It’s no secret that each day we are deluged with data and information-all vying for at least 5 seconds of our attention. Email tumbles in day and night. Twitter clicks away. Things are posted and commented on via Facebook. Blogs are updated. RSS readers gather information. And to top it all off–we are so connected to it all from computers to smartphones to connected TV. There is no off switch.
That is not the issue though.
The issue from a content guy is that with all those ways of putting my brand in front of you I take best guesses in how to reach the masses–and its very likely there is a good number of people I will miss.
Take this very blog for instance: people subscribe to its RSS; I auto share links via Twitter and Facebook; usually I will manually add a link to Twitter and Facebook as well; I share it to Posterous and MySpace.
You know what I don’t do though? I don’t email. I don’t SMS. I don’t Yawa it. Because my Twitter goes to Google Buzz, it gets Buzzed, but not directly.
In the case of this blog-since its more of a hobby and less of a vocation that’s OK with me. But what would happen if disseminating my musings was my full-time gig?
Case Study 1: Over the weekend, my beloved New York Islanders held its annual prospect scrimmage game Blue v. Orange at the Nassau Coliseum. I knew because I follow the Islanders on Twitter the game would be available via streaming on the New York Islanders website. I stopped by the game for a bit and then watched the skills competition at home on-line.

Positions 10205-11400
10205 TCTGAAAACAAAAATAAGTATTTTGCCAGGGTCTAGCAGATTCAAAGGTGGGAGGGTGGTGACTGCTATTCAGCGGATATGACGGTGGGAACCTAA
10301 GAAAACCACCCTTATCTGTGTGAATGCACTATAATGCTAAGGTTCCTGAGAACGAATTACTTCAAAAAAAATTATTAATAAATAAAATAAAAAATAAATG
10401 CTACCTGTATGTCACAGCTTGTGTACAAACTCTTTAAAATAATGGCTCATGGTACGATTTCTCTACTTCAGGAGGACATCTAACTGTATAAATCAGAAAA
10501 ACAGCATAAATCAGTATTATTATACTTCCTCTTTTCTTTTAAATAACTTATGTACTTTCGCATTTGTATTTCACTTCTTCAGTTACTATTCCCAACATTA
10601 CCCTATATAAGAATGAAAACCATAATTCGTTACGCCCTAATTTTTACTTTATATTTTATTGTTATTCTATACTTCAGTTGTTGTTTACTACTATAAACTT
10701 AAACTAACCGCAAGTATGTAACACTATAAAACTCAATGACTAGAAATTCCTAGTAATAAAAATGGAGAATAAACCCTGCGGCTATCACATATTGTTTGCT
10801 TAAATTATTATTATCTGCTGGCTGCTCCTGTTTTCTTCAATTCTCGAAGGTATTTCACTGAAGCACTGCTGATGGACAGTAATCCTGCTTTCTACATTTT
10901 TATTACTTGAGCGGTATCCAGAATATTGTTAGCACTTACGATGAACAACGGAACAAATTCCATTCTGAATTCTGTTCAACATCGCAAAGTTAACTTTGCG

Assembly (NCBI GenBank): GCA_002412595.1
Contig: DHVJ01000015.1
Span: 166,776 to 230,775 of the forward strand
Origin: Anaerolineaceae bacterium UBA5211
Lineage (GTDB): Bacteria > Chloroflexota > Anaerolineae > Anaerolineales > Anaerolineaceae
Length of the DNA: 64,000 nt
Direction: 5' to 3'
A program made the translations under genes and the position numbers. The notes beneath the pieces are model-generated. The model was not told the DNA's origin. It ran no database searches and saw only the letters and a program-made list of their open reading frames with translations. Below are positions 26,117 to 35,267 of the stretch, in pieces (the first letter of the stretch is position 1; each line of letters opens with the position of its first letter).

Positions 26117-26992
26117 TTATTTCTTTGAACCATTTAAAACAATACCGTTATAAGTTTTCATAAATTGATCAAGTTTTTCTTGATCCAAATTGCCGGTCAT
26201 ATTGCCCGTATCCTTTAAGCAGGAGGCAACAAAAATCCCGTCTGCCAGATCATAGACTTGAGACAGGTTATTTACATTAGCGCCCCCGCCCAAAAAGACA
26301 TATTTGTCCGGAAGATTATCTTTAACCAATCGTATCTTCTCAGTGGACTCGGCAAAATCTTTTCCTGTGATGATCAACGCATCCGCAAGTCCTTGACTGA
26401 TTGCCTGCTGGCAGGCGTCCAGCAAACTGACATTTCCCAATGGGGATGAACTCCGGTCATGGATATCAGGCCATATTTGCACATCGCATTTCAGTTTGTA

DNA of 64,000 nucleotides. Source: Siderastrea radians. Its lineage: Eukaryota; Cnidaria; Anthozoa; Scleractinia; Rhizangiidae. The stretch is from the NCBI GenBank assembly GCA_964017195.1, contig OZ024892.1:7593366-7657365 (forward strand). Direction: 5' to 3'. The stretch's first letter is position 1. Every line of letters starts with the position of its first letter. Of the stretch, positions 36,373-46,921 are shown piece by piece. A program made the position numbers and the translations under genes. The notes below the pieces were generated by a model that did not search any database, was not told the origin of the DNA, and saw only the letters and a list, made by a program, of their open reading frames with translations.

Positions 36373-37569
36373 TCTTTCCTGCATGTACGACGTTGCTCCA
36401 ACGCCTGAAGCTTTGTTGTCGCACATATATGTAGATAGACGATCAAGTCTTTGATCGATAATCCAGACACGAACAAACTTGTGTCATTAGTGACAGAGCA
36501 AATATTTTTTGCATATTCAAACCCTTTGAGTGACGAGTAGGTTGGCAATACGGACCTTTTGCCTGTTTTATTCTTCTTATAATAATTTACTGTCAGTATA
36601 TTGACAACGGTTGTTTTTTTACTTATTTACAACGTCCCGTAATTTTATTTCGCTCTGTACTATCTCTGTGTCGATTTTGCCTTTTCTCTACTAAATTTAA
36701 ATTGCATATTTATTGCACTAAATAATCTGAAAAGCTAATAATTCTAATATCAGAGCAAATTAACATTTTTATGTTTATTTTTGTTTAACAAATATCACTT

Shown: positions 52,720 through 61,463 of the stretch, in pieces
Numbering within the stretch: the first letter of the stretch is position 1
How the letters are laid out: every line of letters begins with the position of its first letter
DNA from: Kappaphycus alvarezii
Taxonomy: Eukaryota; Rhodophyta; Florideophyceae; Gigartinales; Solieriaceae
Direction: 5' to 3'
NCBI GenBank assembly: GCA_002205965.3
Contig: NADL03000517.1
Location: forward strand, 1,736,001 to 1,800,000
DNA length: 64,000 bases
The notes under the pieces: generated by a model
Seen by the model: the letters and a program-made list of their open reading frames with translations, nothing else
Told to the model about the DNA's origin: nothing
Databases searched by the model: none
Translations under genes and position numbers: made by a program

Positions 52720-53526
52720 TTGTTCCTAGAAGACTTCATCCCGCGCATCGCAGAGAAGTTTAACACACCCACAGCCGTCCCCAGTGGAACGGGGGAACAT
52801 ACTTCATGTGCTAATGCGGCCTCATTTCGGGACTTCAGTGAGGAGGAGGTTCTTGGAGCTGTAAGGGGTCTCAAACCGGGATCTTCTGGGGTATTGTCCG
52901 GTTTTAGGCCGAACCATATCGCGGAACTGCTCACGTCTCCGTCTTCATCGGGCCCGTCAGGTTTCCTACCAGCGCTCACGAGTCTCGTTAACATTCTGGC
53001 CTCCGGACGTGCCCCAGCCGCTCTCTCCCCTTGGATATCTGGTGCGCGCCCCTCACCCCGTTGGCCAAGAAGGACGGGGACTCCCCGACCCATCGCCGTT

While reading a recap of the game on a blog not affiliated with the Islanders Islanders Point Blank I found out not all fans knew that the game was available on-line. Perhaps these folks don’t follow Twitter? Perhaps there was no email from the Isles announcing the game stream? I really don’t know. But clearly there was some swath of Isles Nation missed by publicity for the game. To these people the term “fail” became part of the post-game lexicon.
Case Study 2: This one seems kind of quaint frankly, but its real. As long time readers know, I work for CBS Mobile and part of my job is to bring apps for smart-phones to market. The beauty of smart phones is that its like carrying a small computer in your pocket–and its capabilities are overwhelming. Social media apps, sharing, SMS and even old-school (for new media) email. Know what the one sharing mechanism that when it’s not there people want? Email.
It’s now standard in all the apps that my group brings to market-the ability to share the app and share content via email but this was not always the case. Lesson learned.
Yesterday I spent some time reading some post-release notes from a highly successful app launch by a company called “tap, tap, tap.” In it, the CEO of the company referred to email sharing as “of course.” He too has learned an important lesson.
Be where your audience is.
Here are some non-scientific guidelines:
- Be accessible. Don’t make a social strategy the beginning, middle and end of product–but make it ingrained and make it easy to scale so you can quickly react to the Flickr or Yawa audience you may be surprised by.
- Remember is social media–make sure its sociable from the product out.
- Beat the bushes and engage.